But city attorneys argued that the ordinance must be enforced consistently. Restricting solicitation is a matter of public safety, Assistant City Attorney Lisa Christopherson said.

"Just because a person has a piece of paper doesn't make him any safer in the streets," Ms. Christopherson said. "We recommend a content-neutral ban that applies to everyone."

Safety hazard?


Mr. Harris said he was unaware of any compelling evidence that solicitors present a hazard.
"Is there really a problem in the city of Dallas?" he said. "I'd submit to you that there is not."

Council members strongly disagreed.

"There is a huge problem in Dallas," Mayor Laura Miller said. "That's why we're talking about this issue."

She called panhandlers a "gigantic public safety hazard. We've got people knocking on people's windows, making people afraid."

Several council members said they had hoped for a compromise that would allow firefighters to continue their fund-raiser. "Fill the Boot" raised $323,000 last year.

This year's campaign is scheduled for April 7-12. The ordinance will take effect April 15.

Mayor Pro Tem Don Hill encouraged his colleagues to ignore city attorneys' advice and to allow a permitting process.

"I love and respect the lawyers," he said. "But don't hide behind the lawyers."

But council member Lois Finkelman asked why the city employed a stable of attorneys if the council could simply disregard their opinions. She said the council should have confidence in its legal staff.

Council members pledged their support to the MDA and promised to assist with future "Fill the Boot" efforts. But council member Sandy Greyson acknowledged that the fund-raiser could falter under the new ordinance.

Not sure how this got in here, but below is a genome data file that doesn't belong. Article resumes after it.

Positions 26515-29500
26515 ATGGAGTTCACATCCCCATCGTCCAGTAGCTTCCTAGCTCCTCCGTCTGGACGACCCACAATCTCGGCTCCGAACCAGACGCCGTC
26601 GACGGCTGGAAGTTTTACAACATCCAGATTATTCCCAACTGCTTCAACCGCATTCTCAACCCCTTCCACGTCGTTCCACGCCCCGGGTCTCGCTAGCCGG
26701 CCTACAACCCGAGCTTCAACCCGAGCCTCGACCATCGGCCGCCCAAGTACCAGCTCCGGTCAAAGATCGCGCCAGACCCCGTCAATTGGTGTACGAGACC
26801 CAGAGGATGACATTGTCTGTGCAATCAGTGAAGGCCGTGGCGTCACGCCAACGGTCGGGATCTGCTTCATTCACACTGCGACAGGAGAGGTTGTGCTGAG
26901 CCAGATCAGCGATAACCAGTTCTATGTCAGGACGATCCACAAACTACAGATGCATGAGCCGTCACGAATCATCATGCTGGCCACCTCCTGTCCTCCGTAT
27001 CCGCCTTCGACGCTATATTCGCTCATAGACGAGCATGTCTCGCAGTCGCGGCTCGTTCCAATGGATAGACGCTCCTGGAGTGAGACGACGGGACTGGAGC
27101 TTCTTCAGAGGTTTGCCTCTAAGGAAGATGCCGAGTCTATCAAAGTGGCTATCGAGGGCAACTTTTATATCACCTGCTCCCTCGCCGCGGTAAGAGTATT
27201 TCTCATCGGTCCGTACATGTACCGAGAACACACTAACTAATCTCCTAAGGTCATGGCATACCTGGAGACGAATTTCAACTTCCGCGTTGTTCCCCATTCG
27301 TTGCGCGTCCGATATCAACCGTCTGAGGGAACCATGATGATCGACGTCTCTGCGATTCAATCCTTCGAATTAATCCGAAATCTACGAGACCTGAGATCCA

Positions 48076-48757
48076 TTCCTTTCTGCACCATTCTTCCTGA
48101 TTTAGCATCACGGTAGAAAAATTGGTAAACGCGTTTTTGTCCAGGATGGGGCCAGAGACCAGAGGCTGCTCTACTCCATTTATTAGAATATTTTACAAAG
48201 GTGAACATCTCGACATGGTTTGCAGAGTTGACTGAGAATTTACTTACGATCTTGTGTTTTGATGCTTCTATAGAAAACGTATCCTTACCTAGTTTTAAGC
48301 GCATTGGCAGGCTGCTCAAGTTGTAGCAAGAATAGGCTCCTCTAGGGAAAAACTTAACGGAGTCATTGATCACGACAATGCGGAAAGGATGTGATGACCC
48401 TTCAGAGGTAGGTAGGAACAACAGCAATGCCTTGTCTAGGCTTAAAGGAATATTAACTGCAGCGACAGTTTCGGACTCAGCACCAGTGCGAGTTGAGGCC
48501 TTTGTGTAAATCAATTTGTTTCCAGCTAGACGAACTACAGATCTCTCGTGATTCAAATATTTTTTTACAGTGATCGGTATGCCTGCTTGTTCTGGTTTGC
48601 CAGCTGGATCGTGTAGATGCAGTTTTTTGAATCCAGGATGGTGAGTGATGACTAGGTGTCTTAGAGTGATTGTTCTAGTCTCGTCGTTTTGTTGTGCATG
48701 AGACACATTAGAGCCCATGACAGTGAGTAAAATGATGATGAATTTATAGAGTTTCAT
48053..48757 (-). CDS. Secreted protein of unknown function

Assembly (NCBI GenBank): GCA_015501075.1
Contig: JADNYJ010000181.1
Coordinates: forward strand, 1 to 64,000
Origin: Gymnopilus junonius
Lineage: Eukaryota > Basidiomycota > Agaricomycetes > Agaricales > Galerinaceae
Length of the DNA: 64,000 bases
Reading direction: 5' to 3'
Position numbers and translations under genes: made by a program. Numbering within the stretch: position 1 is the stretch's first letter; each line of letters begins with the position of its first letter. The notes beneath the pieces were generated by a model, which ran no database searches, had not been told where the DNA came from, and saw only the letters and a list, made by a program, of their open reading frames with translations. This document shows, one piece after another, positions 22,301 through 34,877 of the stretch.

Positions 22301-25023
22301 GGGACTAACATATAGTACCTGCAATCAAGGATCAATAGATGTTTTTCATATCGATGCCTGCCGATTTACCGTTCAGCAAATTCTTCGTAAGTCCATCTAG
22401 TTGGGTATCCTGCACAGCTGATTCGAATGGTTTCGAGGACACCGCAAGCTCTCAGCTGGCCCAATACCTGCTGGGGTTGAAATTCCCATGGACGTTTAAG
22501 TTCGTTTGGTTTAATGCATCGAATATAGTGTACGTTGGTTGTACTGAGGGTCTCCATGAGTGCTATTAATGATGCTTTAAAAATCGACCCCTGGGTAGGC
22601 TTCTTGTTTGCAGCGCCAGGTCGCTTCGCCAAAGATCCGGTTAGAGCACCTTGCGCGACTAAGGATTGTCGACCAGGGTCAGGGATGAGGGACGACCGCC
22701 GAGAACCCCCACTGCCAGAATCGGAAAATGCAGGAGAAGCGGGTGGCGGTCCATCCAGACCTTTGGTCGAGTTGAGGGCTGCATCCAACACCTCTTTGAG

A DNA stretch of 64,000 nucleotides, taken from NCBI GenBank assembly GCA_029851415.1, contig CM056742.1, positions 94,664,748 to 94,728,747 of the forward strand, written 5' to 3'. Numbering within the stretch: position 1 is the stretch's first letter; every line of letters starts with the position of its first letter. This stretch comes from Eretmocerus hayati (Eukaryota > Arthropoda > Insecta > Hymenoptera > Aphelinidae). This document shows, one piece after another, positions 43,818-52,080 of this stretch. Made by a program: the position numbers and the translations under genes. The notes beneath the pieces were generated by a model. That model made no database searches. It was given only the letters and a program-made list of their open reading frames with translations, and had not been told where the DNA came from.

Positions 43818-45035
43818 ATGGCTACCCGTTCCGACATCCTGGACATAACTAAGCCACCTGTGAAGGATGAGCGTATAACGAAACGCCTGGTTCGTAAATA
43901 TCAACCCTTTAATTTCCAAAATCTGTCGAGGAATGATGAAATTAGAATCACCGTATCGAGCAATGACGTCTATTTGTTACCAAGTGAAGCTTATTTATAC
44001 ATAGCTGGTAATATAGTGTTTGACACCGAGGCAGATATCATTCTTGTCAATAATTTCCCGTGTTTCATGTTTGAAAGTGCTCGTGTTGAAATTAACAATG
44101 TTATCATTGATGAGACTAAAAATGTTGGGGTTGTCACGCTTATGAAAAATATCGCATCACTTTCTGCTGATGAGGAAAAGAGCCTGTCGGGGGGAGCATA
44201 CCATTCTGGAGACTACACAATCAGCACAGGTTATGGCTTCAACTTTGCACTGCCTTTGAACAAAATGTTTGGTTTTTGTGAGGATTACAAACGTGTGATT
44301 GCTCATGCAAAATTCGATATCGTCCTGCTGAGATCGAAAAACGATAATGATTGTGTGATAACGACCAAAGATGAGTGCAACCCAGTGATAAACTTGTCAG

"I know that our intentions are good," she said. "But over time, the reality is it probably is going to harm you."

Dorothy Reyna told council members that money from the firefighters' fund-raiser has allowed her 17-year-old son to go to summer camp and has helped defray medical costs.

Without the charity drive, "we would have no way of taking care of these kids," she said.

Business perspective


Representatives of Dallas business associations told the council that panhandlers are a deterrent to economic development.
Greg Schooley, executive director of the West End Association, said aggressive beggars are a turnoff to tourists. He cited examples of panhandlers who approached restaurant patrons sitting on outdoor patios during the Big 12 basketball tournaments. When diners didn't give handouts, the beggars spit on them, Mr. Schooley said.

"We work very hard to be a positive, clean face for the city of Dallas," he said.

Council members voted 12-1 to impose the ban. Maxine Thornton-Reese was the only one who opposed the measure.

Ms. Miller, a leading proponent of the ordinance, left City Hall during the council meeting to attend a campaign event. She announced before departing that she supported the ordinance, but she was absent when the council voted on the issue.

Council member Leo Chaney Jr. told his colleagues that proliferation of panhandlers is a symptom of a larger problem.

"It's because of our ineptness in dealing with our homeless population – that's what this is about," he said.

Mr. Chaney said police must make a concerted effort to enforce the ordinance.

Otherwise, "all we're doing is a political show," he said.

On Monday, Police Department officials outlined the time that would be required of officers enforcing the ordinance. Issuing a citation would take about 15 minutes, officials said.

If a person cited for soliciting has a sign, the officer must take the placard and deposit it in the department's property room.

Off-duty officers who must appear in court will be paid overtime.

Mr. Hill questioned whether enforcing the ban would be time well spent and said he would ask the Police Department and the city attorney's office to keep an accounting of how much staff time is required to implement and enforce the ordinance.